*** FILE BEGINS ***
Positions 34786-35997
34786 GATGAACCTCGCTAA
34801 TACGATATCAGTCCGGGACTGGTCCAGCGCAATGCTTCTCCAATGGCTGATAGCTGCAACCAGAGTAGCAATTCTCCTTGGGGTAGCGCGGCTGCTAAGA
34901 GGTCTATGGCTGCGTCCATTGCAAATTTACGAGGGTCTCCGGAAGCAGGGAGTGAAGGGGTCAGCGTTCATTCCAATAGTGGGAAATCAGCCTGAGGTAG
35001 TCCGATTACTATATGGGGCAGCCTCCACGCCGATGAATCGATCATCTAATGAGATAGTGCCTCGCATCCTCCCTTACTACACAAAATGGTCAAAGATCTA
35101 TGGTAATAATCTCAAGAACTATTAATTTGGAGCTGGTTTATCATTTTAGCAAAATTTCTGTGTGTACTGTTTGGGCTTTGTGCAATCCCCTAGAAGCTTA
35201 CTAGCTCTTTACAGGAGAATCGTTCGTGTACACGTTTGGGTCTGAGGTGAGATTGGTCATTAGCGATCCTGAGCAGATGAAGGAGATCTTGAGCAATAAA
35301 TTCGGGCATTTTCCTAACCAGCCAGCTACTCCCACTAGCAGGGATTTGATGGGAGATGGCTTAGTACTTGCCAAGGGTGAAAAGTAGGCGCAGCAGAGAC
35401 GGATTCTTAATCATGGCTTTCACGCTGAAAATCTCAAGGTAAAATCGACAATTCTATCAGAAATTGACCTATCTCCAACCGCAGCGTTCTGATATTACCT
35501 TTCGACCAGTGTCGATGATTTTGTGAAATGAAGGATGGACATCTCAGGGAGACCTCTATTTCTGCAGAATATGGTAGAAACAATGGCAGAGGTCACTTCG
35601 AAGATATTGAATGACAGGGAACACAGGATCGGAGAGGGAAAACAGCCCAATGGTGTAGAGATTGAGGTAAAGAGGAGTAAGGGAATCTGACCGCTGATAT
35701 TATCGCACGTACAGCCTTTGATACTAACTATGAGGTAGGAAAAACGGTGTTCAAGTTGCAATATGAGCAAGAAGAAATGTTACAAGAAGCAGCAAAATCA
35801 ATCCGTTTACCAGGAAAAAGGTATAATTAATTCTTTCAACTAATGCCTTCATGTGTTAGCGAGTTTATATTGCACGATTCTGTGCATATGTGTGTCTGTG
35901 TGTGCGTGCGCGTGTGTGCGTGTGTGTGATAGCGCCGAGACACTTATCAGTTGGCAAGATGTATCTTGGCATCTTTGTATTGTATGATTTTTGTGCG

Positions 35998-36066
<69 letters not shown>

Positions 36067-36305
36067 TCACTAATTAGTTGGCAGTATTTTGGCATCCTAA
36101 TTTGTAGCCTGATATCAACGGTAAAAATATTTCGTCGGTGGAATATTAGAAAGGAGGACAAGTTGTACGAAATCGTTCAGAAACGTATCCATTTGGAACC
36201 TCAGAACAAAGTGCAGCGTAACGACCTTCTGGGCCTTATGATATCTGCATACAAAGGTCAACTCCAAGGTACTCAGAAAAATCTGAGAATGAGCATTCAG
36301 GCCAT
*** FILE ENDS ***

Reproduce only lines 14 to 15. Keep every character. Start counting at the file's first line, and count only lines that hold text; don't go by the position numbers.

35901 TGTGCGTGCGCGTGTGTGCGTGTGTGTGATAGCGCCGAGACACTTATCAGTTGGCAAGATGTATCTTGGCATCTTTGTATTGTATGATTTTTGTGCG

Positions 35998-36066